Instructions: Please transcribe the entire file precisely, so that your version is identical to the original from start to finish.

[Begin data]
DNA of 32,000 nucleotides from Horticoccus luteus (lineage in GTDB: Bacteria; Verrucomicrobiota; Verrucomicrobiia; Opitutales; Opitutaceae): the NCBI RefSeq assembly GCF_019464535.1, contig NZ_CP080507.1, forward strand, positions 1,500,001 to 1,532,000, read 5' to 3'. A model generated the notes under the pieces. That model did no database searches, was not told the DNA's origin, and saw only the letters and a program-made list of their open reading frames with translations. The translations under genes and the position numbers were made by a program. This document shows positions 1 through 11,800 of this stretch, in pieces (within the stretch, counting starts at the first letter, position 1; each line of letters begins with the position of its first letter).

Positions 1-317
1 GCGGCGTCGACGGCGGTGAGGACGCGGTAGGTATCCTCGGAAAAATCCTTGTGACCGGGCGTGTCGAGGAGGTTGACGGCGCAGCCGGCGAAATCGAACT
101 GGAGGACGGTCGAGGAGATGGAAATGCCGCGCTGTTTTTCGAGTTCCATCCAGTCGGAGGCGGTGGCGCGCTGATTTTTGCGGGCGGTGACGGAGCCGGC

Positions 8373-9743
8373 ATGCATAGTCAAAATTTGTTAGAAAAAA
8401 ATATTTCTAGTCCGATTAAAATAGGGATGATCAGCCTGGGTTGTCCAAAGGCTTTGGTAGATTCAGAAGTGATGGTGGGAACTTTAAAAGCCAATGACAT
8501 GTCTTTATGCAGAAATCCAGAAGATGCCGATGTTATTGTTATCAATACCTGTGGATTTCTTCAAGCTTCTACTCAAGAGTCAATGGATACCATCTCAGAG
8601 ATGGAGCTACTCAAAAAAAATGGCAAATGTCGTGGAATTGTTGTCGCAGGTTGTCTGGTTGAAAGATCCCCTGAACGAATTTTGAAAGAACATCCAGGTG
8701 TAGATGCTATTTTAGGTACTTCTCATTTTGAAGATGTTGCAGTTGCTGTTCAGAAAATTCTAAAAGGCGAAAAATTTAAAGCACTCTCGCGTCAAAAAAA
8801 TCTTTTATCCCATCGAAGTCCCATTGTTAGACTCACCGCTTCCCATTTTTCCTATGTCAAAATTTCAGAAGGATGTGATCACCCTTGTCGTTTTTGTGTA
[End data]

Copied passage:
DNA of 32,000 nucleotides from Horticoccus luteus (lineage in GTDB: Bacteria; Verrucomicrobiota; Verrucomicrobiia; Opitutales; Opitutaceae): the NCBI RefSeq assembly GCF_019464535.1, contig NZ_CP080507.1, forward strand, positions 1,500,001 to 1,532,000, read 5' to 3'. A model generated the notes under the pieces. That model did no database searches, was not told the DNA's origin, and saw only the letters and a program-made list of their open reading frames with translations. The translations under genes and the position numbers were made by a program. This document shows positions 1 through 11,800 of this stretch, in pieces (within the stretch, counting starts at the first letter, position 1; each line of letters begins with the position of its first letter).

Positions 1-317
1 GCGGCGTCGACGGCGGTGAGGACGCGGTAGGTATCCTCGGAAAAATCCTTGTGACCGGGCGTGTCGAGGAGGTTGACGGCGCAGCCGGCGAAATCGAACT
101 GGAGGACGGTCGAGGAGATGGAAATGCCGCGCTGTTTTTCGAGTTCCATCCAGTCGGAGGCGGTGGCGCGCTGATTTTTGCGGGCGGTGACGGAGCCGGC

Positions 8373-9743
8373 ATGCATAGTCAAAATTTGTTAGAAAAAA
8401 ATATTTCTAGTCCGATTAAAATAGGGATGATCAGCCTGGGTTGTCCAAAGGCTTTGGTAGATTCAGAAGTGATGGTGGGAACTTTAAAAGCCAATGACAT
8501 GTCTTTATGCAGAAATCCAGAAGATGCCGATGTTATTGTTATCAATACCTGTGGATTTCTTCAAGCTTCTACTCAAGAGTCAATGGATACCATCTCAGAG
8601 ATGGAGCTACTCAAAAAAAATGGCAAATGTCGTGGAATTGTTGTCGCAGGTTGTCTGGTTGAAAGATCCCCTGAACGAATTTTGAAAGAACATCCAGGTG
8701 TAGATGCTATTTTAGGTACTTCTCATTTTGAAGATGTTGCAGTTGCTGTTCAGAAAATTCTAAAAGGCGAAAAATTTAAAGCACTCTCGCGTCAAAAAAA
8801 TCTTTTATCCCATCGAAGTCCCATTGTTAGACTCACCGCTTCCCATTTTTCCTATGTCAAAATTTCAGAAGGATGTGATCACCCTTGTCGTTTTTGTGTA